Israel did not agree to a ceasefire with Hamas, and is ready to continue its airstrikes on targets in the Gaza Strip, a senior official in Prime Minister Benjamin Netanyahu’s entourage to Washington said Tuesday, minutes before the delegation’s plane landed in Tel Aviv.
“There was no ceasefire,” the senior official said, speaking on condition of anonymity. Netanyahu was in constant contact with the IDF chief of staff and other security officials throughout the 12-hour flight back to Israel, the official added.
Israeli troops and tanks along the Gaza border remained at the ready on Tuesday afternoon, hours after an unofficial ceasefire went into effect following the latest bout of warfare between the Israel Defense Forces and Hamas terror group in the coastal enclave.
“We had many targets in Gaza. These were the hardest blows Hamas has suffered since Operation Protective Edge,” the senior official said, referring to the 2014 war with the terrorist group in Gaza.
“We hit office buildings and other infrastructure. We sent a strong message,” the official went on. “The images were reminiscent of the end of Protective Edge.
“And we’re prepared to do even more. We will see what happens,” the official added.
Asked by The Times of Israel if Israel has adopted a “quiet will be met by quiet” formula, the official demurred. “I am not saying anything. We will see what happens.”
Netanyahu’s plane returned to Israel from the US at around 1 p.m. on Tuesday, and Netanyahu immediately made his way to the Defense Ministry headquarters in Tel Aviv for additional security consultations with IDF chief Aviv Kohavi and other top defense officials.
At this stage, Netanyahu has not convened the security cabinet, but will merely “assess the information,” the senior official said.
Though the truce, which was announced by Hamas but not formally acknowledged by Israeli officials, appeared to be holding, the Israel Defense Forces was preparing for the possibility of renewed violence in the Gaza Strip.
The latest round of violence was kindled when, just after dawn on Monday, a rocket from the southern Gaza Strip that Israel says was fired by Hamas struck a home in the town of Mishmeret, northeast of Tel Aviv, leveling the building. Two of the people inside were moderately wounded and five others, including two small children, were lightly injured.
It was the farthest-reaching rocket strike from the Strip since the 2014 war.
Shortly after the attack, the military sent two additional brigades to the Gaza region and called up approximately 1,000 reservists for air defense and other select units. Meanwhile, additional Iron Dome air defense batteries were deployed throughout the country.
The rocket strike, which Israeli officials attributed to Hamas, represented a significant increase in the level of violence from the coastal enclave, following weeks of heightened tensions and border clashes, as well as recent skirmishes in an Israeli jail between Hamas security prisoners and prison guards.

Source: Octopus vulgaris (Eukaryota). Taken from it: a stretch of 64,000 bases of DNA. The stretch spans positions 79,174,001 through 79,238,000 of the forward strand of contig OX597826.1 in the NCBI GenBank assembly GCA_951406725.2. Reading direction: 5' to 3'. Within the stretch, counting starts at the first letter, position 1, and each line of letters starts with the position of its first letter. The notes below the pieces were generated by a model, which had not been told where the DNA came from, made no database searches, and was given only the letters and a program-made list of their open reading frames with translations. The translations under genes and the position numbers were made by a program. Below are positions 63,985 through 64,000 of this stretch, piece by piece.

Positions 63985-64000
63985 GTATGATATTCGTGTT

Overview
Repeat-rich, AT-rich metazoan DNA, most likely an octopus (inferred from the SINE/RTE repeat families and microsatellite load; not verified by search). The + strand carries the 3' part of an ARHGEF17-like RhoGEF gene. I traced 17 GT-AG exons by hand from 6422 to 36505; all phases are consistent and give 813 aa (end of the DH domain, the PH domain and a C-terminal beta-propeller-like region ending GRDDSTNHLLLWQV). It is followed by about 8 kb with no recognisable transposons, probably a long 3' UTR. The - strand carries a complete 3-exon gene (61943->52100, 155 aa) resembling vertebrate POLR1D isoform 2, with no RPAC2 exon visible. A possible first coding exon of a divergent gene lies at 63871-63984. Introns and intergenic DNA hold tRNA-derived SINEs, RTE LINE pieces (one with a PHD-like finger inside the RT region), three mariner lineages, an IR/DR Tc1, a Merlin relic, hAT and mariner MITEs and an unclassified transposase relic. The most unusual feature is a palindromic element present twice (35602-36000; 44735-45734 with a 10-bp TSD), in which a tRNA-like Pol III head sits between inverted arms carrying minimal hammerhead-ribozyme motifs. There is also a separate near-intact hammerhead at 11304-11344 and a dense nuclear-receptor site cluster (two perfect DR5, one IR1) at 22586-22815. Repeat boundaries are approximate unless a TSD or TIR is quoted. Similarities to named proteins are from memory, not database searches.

After a tense 12 hours of deliberations on the Israeli side and failed attempts by the Egyptian military to preemptively broker a ceasefire, the Israeli Air Force launched a large-scale retaliatory bombing campaign, destroying dozens of targets, including the offices of Hamas chairman Ismail Haniyeh in Gaza City.
At least three Palestinians were wounded in the Israeli strikes, according to the Hamas-run Gaza health ministry. The extent of their injuries was not immediately known.
In response, shortly before 8:30 p.m., terrorists in the coastal enclave began launching mortar shells and rockets at southern Israel, triggering air raid sirens throughout the region and sending tens of thousands of Israelis scrambling for bomb shelters.
From Monday night and into Tuesday morning, approximately 60 projectiles were fired at Israeli towns near the Gaza Strip.
The barrages caused no injuries, but a number of projectiles struck homes in the town of Sderot in southern Israel, causing damage. Most of the rockets and mortar shells landed in open fields. Several others were intercepted by the IDF’s Iron Dome missile defense system, the army said.
The last of the rockets were fired at 3:15 a.m., despite Hamas officials saying earlier that Egypt had brokered a ceasefire that would go into effect at 10 p.m.
On Tuesday morning, the Israeli military called for a number of precautionary safety measures in southern Israel: schools in the area were closed, though some informal education was permitted so long as it took place in fortified buildings; businesses were only allowed to open if workers had easy access to bomb shelters; and some government services were not made available in light of the threat of renewed violence.
Throughout the morning, residents of the Israeli town of Sderot found fragments of rockets from the night before.
Departing the US for Israel around 2 a.m. (Israel time), Netanyahu — who, with elections looming, has come under strong criticism from the opposition and coalition over his Gaza policies — threatened a land invasion.
“We will deal with these issues,” he said. “We gave a very powerful response. Hamas needs to know that we won’t hesitate to go in [to Gaza] and take any required steps.”
There are fears in Israel that violence will ramp up this week, with Hamas hoping to draw hundreds of thousands of rioters to the fence this weekend to mark a year of so-called March of Return protests, which began March 30, 2018.